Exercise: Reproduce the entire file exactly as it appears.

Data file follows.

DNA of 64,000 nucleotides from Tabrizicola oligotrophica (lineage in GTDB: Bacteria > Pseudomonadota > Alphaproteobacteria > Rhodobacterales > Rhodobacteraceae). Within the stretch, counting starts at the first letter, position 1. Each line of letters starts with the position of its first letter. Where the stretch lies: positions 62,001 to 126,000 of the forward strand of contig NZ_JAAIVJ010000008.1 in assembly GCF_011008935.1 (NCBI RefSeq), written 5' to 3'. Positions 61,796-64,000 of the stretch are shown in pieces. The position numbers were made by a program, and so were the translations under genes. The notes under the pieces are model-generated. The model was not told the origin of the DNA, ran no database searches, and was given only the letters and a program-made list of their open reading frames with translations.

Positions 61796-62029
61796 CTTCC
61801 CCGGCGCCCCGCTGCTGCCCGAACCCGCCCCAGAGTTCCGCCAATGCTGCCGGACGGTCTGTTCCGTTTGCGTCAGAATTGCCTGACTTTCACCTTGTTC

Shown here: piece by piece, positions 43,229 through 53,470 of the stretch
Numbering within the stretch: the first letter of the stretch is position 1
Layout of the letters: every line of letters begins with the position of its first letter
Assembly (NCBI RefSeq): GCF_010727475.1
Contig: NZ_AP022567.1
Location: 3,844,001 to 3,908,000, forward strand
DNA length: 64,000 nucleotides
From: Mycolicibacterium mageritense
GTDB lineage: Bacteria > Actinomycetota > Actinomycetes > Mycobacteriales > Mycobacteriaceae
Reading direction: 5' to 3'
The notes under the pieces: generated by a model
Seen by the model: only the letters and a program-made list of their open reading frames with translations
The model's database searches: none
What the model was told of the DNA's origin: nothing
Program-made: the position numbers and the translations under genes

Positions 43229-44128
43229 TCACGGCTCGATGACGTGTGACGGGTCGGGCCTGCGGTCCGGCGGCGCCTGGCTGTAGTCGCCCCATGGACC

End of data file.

DNA of 64,000 nucleotides from Tabrizicola oligotrophica (lineage in GTDB: Bacteria > Pseudomonadota > Alphaproteobacteria > Rhodobacterales > Rhodobacteraceae). Within the stretch, counting starts at the first letter, position 1. Each line of letters starts with the position of its first letter. Where the stretch lies: positions 62,001 to 126,000 of the forward strand of contig NZ_JAAIVJ010000008.1 in assembly GCF_011008935.1 (NCBI RefSeq), written 5' to 3'. Positions 61,796-64,000 of the stretch are shown in pieces. The position numbers were made by a program, and so were the translations under genes. The notes under the pieces are model-generated. The model was not told the origin of the DNA, ran no database searches, and was given only the letters and a program-made list of their open reading frames with translations.

Positions 61796-62029
61796 CTTCC
61801 CCGGCGCCCCGCTGCTGCCCGAACCCGCCCCAGAGTTCCGCCAATGCTGCCGGACGGTCTGTTCCGTTTGCGTCAGAATTGCCTGACTTTCACCTTGTTC

Shown here: piece by piece, positions 43,229 through 53,470 of the stretch
Numbering within the stretch: the first letter of the stretch is position 1
Layout of the letters: every line of letters begins with the position of its first letter
Assembly (NCBI RefSeq): GCF_010727475.1
Contig: NZ_AP022567.1
Location: 3,844,001 to 3,908,000, forward strand
DNA length: 64,000 nucleotides
From: Mycolicibacterium mageritense
GTDB lineage: Bacteria > Actinomycetota > Actinomycetes > Mycobacteriales > Mycobacteriaceae
Reading direction: 5' to 3'
The notes under the pieces: generated by a model
Seen by the model: only the letters and a program-made list of their open reading frames with translations
The model's database searches: none
What the model was told of the DNA's origin: nothing
Program-made: the position numbers and the translations under genes

Positions 43229-44128
43229 TCACGGCTCGATGACGTGTGACGGGTCGGGCCTGCGGTCCGGCGGCGCCTGGCTGTAGTCGCCCCATGGACC